Built in 532 as the world’s largest place of worship, the Hagia Sophia (Ayasofya) shifts its identity with the times but never loses its grandeur. Converted from a church to a mosque during the Ottoman era and becoming a museum in 1935, the pink-hued Old City building is one of Istanbul’s don’t-miss attractions.
Hippodrome (Sultanahmet Meydani)
Built in the third century, the Hippodrome was the home of now-named Istanbul’s sporting entertainment during the Byzantine era, with a wide track for chariot racing. Today, the route of the old track is covered by Sultanahmet Square (Sultanahmet Meydani), a wide open space in the center of the old city, punctuated by ancient obelisks. The Basics The current Hippodrome traces the course of the ancient race track, though the actual remains are still underground. The square contains the Obelisk of Theodosius, a pink, Egyptian-made granite column that was brought to Istanbul in the fourth century and is one of the oldest monuments in the city. Also here are a spiralled obelisk that came from the temple of Apollo, the Walled Obelisk, and the German Fountain, a gift from Kaiser Wilhelm in the early 20th century. Some small-group and private tours combine a visit to the Hippodrome with other sights in Sultanahmet, including the Blue Mosque, the Hagia Sophia, Topkapi Palace, and the Basilica Cistern. Things to Know Before You Go The Hippodrome is a must-visit for history buffs. Wear comfortable shoes to stroll around the Hippodrome. The Hippodrome is flat and handicap accessible. How to Get There The Hippodrome is in Istanbul’s bustling Sultanahmet neighborhood, between the Blue Mosque and the Hagia Sophia and close to Topkapi Palace. It is minutes away from the Sultanahmet tram stop and is also easily accessible by taxi. Parking is limited in the area, so driving is not recommended. When to Get There The Sultanahmet area and the Hippodrome can get very busy, so it’s best to arrive early in the day or after the main sights have closed. Weekends and sunny days during the peak season are the busiest. The Hippodrome is now a public square, so it is open every day, all day. Archaeology at the Hippodrome Much of the historical Hippodrome is still underground. It’s possible to see part of the original level of the racecourse at the base of the ancient obelisks that dot the square. Some of the Hippodrome’s original statues and seats have been uncovered over the years, and are now housed in the Istanbul Archaeology Museums.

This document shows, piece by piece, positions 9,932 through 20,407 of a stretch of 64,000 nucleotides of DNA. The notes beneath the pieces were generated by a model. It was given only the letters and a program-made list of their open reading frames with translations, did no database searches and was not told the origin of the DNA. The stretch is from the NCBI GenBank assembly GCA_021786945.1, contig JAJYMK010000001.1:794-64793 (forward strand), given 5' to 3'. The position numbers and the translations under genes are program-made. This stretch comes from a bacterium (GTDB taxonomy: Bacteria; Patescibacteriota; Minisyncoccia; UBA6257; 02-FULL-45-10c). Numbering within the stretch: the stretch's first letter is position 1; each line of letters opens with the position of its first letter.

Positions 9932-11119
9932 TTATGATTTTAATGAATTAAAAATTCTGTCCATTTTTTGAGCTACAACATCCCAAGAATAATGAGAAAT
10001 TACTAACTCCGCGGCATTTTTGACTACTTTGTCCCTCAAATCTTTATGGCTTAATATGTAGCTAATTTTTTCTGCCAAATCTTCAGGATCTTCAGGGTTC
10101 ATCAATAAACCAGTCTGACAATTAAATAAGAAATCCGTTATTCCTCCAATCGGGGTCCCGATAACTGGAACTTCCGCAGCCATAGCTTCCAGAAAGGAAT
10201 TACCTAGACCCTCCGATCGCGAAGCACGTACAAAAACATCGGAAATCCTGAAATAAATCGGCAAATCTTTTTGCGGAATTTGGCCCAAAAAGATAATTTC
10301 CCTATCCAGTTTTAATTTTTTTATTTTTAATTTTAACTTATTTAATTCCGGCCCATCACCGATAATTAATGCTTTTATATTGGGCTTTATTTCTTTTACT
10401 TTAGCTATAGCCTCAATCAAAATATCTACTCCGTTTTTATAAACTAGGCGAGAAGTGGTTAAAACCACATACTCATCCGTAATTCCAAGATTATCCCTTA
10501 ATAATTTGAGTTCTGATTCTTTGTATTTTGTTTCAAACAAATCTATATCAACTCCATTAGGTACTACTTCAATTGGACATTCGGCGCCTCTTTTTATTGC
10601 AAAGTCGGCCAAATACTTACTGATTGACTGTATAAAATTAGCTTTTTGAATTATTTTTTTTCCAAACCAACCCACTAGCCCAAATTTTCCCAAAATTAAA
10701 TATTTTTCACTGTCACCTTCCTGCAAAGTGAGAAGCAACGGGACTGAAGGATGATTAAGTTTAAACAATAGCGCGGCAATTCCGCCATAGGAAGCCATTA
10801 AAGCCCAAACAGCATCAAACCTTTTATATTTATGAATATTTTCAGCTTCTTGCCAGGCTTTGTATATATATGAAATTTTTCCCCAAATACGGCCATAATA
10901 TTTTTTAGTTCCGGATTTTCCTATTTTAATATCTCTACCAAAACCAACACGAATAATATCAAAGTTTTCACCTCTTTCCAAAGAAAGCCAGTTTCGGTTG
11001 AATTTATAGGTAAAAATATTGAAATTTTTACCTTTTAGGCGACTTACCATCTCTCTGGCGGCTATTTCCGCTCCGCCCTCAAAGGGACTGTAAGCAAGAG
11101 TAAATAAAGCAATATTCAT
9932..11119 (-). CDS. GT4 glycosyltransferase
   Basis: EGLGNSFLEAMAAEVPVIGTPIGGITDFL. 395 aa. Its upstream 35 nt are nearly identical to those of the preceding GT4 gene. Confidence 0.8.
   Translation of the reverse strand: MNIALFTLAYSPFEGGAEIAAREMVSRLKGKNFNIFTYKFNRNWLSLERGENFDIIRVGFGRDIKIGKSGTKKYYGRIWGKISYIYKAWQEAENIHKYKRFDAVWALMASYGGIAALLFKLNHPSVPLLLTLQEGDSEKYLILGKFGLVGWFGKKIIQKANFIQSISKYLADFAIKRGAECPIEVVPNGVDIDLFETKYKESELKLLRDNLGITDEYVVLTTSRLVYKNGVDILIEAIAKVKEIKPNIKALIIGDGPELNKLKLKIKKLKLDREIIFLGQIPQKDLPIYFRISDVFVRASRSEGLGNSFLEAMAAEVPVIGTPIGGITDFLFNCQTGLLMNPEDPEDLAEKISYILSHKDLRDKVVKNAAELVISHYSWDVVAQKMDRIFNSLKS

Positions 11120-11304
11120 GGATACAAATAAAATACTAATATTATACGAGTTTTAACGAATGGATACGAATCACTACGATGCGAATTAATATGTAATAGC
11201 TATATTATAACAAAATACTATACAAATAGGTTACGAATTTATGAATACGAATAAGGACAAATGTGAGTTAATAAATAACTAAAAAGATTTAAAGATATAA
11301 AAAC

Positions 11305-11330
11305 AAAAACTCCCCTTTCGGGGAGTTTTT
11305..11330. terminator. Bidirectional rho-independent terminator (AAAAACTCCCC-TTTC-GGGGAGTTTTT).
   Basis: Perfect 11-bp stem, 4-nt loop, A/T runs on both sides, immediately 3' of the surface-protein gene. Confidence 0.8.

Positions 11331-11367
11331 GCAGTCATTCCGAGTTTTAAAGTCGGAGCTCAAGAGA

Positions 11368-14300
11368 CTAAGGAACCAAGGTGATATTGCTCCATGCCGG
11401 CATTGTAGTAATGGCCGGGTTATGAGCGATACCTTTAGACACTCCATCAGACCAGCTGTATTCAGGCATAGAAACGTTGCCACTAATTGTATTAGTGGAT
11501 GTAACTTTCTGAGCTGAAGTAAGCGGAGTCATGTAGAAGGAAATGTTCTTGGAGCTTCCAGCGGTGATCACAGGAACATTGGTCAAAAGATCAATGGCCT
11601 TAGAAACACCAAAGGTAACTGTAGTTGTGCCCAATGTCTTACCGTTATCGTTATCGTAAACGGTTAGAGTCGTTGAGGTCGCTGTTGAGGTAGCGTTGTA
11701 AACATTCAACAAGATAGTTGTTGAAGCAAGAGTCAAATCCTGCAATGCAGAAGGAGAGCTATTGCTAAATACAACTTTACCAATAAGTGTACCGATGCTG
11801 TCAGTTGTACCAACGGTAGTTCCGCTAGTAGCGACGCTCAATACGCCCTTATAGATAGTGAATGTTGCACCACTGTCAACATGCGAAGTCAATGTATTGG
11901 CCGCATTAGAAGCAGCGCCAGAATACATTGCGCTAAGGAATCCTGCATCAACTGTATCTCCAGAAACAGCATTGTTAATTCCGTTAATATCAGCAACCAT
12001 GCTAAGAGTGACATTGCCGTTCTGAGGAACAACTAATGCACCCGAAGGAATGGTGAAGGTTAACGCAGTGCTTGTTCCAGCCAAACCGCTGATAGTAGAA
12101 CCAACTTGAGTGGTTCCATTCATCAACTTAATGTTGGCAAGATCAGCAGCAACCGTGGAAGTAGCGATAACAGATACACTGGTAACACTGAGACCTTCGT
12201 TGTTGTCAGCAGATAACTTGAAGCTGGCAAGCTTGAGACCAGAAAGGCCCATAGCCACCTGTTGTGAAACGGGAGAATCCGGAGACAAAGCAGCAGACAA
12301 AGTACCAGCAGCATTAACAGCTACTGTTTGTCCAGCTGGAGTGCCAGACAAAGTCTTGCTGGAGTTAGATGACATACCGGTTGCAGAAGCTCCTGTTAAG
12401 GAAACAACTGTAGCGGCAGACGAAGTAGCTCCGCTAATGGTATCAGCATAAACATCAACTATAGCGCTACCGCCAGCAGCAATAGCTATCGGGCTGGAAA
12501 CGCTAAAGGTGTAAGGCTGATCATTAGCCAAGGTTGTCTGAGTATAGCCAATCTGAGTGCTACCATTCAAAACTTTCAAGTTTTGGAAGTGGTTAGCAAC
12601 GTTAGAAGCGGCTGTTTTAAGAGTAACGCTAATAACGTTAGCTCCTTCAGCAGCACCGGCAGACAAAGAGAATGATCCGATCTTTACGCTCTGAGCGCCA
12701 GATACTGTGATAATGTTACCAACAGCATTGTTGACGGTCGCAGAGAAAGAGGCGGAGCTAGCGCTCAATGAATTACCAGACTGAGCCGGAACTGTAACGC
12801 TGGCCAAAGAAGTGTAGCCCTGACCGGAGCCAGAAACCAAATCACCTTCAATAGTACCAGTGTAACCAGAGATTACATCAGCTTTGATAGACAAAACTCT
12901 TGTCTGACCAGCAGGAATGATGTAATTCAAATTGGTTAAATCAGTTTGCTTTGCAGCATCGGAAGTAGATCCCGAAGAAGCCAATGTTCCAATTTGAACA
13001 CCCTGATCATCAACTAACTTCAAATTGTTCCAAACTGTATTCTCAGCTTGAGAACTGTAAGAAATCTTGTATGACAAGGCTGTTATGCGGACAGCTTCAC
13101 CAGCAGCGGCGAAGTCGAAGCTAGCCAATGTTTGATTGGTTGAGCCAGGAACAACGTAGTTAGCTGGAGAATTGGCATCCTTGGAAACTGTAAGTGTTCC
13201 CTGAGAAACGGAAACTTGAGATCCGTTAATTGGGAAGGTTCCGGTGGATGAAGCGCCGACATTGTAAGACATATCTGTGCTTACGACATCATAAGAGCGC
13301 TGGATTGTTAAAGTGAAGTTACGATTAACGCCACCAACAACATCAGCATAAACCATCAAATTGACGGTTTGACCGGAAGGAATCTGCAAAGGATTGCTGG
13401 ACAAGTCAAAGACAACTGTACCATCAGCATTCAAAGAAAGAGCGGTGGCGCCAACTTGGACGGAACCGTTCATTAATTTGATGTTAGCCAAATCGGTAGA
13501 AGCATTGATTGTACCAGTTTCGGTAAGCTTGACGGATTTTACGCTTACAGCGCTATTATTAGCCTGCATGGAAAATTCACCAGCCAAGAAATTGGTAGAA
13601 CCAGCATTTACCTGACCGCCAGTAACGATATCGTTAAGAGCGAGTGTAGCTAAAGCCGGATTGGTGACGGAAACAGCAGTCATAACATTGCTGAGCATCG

Basilica Cistern (Yerebatan Sarayi)
Beautiful yet eerie, Basilica Cistern (Yerebatan Sarayi) isn’t your average underground well. Dating back to the Byzantine era, the huge cistern was built in the mid-500s on the former site of a basilica. More than 300 marble columns provide a grand, serene atmosphere to what was essentially subterranean water storage. The Basics Located in the Sultanahmet district (Istanbul’s “old town”), Basilica Cistern is easy to visit during a day of sightseeing. Many tours and attraction passes include the cistern along with other top sites such as Hagia Sophia and Topkapi Palace. Measuring 450 feet (140 meters) long and 230 feet (70 meters) wide, the cistern is reached via 52 steps leading down to walkways over the water. Look for the two columns with carved Medusa heads.
Grand Bazaar (Kapali Çarsi)
Istanbul’s Grand Bazaar (Kapali Çarsi) is the ultimate covered market. Its 5,000+ vendors hawk carpets, beaded bracelets, gold and silver jewelry, multicolored lanterns, leather goods, ceramics, belly-dancing outfits, and more. With goods that span all price ranges, you’ll find the perfect souvenir in the bazaar’s labyrinthine alleys. The Basics Getting lost in the Grand Bazaar is part of the experience, as every twist and turn reveals interesting Turkish goods. Built in the 15th century during the Ottoman era, the market remains an active and lively center of commerce—and today, tourism—in Istanbul. Explore the best stalls on a guided shopping tour. Many Istanbul sightseeing tours combine the Grand Bazaar with the Spice Bazaar or with other sights in Istanbul’s Sultanahmet district, including the Blue Mosque, Topkapi Palace, Hagia Sophia Museum (Aya Sofya), and the Basilica Cistern.
Topkapi Palace (Topkapi Sarayi)
Behold the imperial complex of Ottoman sultans at Topkapi Palace (Topkapi Sarayi), the royal residence in Istanbul throughout the first 400 years of the Ottoman Empire. The palace contains myriad buildings and courtyards, including a treasury, harems, an armory, imperial halls, and royal chambers—all with intricate Iznik tilework and opulent architecture. The Basics To understand the history of Turkey and the Ottoman Empire in Istanbul, explore the vast Topkapi Palace. The complex has elegant chambers, landscaped grounds, and small museum collections to admire, as well as a viewpoint over the Bosphorus and the Golden Horn. Guided tours, which can offer a more comprehensive experience of the palace, often allow you to skip the long entry lines with a guide, and usually include a visit to the palace’s harem section. Many Istanbul sightseeing tours combine Topkapi Palace with an exploration of the other top sights in Istanbul’s Sultanahmet district, including the Blue Mosque, Hagia Sophia Museum (Ayasofya), and the Basilica Cistern.